To view a full list of Stage 2 "core" and "menu" set objectives, see the HHS proposed rule available at:
http://www.gpo.gov/fdsys/pkg/FR-2012-03-07/pdf/2012-4443.pdf.

For Stage 3 of the meaningful use criteria, beginning in 2016, the proposed rulemaking focuses on promoting improvements in quality, safety and efficiency, decision support for national high priority conditions, patient access to self-management tools, and access to comprehensive patient data and population health. Stage 3 will also provide higher standards for meeting meaningful use. Further clarification regarding Stage 3 requirements will be released as the effective date nears.


Written by Pulse

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Uninsured Rate for 18- to 25-Year-Olds Levels Off

The Gallup-Healthways Well-Being Index survey found the percentage of 18- to 25-year-old Americans without health insurance has plateaued at the 24 percent range, after declining from about 28 percent after the health care law provision allowing adults up to age 26 to stay on a parent's plan was implemented.

The uninsured rate for 18- to 25- year olds remained at 24 percent in the first quarter of 2012. The uninsured rate for this group first began to decline in the fourth quarter of 2010, decreasing to 26.3 percent from 28.0 percent in the third quarter of that year. The rate then decreased to 24 percent in the first quarter of 2011 and has remained around that level since.

The survey also stated that the uninsured rate for 26- to 64-year olds also leveled off, with one in five Americans in this age group reporting not having health insurance for the past year.

Gallup-Healthways Well-Being Index also showed the percentage of seniors who are uninsured has remained the same over the past four years. Very few adults aged 65 and older report not having health insurance, likely because they qualify for Medicare.

The Well-Being Index indicated the percentage of all adults who get their health insurance through an employer has declined to 44.5 percent. The percentage of adults who have a government plan through Medicare, Medicaid or military/ veterans' benefits has increased over time, now at 25.3 percent. The percentage of Americans who say they get their health insurance through "something else," which could mean they purchase it themselves, has held steady near 11 percent over the years.

According to results from the Gallup-Healthways Well-Being Index survey, the percentage of all U.S. adults without health insurance was 17.3 percent in the first quarter of 2012, similar to its levels for the past year, although clearly lower than in 2008, 2009 and 2010, before the health care law provision took effect.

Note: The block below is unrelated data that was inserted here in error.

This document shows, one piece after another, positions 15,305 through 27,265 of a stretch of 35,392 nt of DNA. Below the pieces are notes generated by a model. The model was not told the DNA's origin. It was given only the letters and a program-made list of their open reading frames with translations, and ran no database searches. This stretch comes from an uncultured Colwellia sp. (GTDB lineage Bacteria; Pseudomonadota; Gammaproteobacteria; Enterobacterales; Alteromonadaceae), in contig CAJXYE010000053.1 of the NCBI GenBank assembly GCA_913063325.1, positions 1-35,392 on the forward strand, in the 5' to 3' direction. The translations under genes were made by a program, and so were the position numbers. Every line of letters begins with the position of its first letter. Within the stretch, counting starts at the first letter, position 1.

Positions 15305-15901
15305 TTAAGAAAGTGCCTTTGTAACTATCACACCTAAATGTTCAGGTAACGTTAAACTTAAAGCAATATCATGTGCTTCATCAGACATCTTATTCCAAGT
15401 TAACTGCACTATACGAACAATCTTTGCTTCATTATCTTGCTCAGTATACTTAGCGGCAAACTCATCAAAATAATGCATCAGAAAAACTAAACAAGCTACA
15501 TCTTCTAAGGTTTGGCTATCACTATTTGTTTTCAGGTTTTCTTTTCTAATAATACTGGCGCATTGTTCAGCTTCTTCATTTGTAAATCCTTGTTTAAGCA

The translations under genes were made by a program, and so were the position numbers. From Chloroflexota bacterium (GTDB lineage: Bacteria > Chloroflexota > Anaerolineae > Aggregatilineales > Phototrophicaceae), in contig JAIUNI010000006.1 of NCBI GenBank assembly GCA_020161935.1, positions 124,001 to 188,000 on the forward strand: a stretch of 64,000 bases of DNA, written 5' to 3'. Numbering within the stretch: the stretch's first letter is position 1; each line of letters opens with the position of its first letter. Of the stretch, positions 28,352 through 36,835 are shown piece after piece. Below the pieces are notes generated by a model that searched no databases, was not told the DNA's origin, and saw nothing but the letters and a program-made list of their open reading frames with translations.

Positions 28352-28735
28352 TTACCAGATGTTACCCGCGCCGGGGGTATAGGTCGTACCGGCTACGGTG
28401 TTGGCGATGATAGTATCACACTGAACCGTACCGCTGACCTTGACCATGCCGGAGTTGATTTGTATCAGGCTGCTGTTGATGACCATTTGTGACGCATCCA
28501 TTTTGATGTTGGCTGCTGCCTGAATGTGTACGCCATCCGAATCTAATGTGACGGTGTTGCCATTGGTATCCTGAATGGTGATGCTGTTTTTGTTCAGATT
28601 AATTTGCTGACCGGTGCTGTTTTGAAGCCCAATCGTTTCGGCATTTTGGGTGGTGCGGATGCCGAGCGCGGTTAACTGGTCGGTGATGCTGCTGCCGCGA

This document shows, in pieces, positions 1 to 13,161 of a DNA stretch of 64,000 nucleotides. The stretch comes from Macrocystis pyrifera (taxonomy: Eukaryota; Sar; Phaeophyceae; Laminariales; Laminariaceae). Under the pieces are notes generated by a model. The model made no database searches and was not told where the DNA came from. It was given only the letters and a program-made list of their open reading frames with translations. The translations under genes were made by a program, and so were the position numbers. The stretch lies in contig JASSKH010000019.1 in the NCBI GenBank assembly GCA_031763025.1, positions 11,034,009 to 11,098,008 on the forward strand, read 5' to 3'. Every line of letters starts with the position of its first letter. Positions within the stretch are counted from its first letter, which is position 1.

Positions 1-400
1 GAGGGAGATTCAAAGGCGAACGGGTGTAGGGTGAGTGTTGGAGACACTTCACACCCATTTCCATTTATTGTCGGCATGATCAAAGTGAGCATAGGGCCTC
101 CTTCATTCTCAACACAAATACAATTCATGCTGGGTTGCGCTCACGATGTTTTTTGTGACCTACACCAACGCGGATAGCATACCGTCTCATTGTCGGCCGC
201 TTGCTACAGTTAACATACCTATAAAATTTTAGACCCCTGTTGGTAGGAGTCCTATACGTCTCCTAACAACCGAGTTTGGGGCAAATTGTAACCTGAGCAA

Written by Pulse

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Who's Using a Hospital System's Social Media Page and Why?

Researchers found that more than 71 percent of individuals using Summa Health System's social media platforms already used social media to seek personal health information.

Summa researchers distributed an Internet-based survey on the hospital's Facebook, Twitter and blog and received feedback from more than 150 respondents. The survey sought to map out the user characteristics of a hospital system's social media structure and why users were using the hospital's social media pages.

According to the findings, 95.5 percent of respondents were female and 93.6 percent were Caucasian. Respondents were mostly age 50- 59 (33.8 percent) and 40-49 (26 percent). Sixty percent reported having a bachelor degree or higher. Aside from seeking personal health information (71.5 percent), social media was used to seek family health information (29 percent) and for hospital programming (27 percent).

The study's author concluded that hospitals have a huge opportunity to discuss health issues with patients using social media platforms. Hospitals, however, must still be cautious of HIPAA concerns and online professionalism.


Written by Pulse

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More than 100,000 Providers Paid for Using Electronic Health Records

More than 100,000 health care providers are using electronic health records that meet federal standards and have benefitted from the Medicare and Medicaid Electronic Health Record (EHR) Incentive Programs, the Centers for Medicare & Medicaid Services (CMS) and the Office of the National Coordinator for Health Information Technology (ONC) announced on June 19, 2012.

The EHR Incentive Programs, established by the Health Information for Clinical and Economical Health Act of 2009, provide incentive payments to eligible professionals, hospitals, and critical access hospitals as they adopt, implement, upgrade, or meaningfully use certified EHR technology in ways that improve care.

As of the end of May 2012:
- More than 110,000 eligible professionals and over 2,400 eligible hospitals have been paid by the Medicare and Medicaid HER Incentive Programs.
- Approximately 48 percent of all eligible hospitals and critical access hospitals in the U.S. have received an incentive payment for adopting, implementing, upgrading, or meaningfully using an EHR.